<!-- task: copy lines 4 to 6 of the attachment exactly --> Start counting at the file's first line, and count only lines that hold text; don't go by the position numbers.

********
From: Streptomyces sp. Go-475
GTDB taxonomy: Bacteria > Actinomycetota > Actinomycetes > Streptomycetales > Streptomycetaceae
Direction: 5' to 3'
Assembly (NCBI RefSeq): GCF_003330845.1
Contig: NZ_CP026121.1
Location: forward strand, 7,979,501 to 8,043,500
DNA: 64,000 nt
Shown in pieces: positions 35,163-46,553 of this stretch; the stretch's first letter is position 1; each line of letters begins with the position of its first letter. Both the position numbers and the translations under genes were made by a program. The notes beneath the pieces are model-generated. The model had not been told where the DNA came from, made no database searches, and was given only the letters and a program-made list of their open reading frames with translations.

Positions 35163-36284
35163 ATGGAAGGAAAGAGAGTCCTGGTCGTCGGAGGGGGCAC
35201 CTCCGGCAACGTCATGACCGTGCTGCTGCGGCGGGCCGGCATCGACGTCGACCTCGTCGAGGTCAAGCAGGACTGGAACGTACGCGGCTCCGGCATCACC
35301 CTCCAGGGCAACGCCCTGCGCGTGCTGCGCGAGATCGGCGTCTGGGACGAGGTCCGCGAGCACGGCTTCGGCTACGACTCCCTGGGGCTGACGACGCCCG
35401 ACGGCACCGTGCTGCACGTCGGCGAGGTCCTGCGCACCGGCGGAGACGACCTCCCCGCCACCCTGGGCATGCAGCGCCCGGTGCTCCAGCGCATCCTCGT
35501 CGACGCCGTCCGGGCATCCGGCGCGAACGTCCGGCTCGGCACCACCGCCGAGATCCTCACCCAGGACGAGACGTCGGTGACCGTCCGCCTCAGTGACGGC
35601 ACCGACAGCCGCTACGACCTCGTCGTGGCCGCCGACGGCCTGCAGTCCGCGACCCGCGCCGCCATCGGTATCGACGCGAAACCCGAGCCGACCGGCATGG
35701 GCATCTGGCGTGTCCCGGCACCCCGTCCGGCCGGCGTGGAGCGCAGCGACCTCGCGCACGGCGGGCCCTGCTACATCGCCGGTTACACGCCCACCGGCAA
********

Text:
Assembly (NCBI RefSeq): GCF_003330845.1
Contig: NZ_CP026121.1
Location: forward strand, 7,979,501 to 8,043,500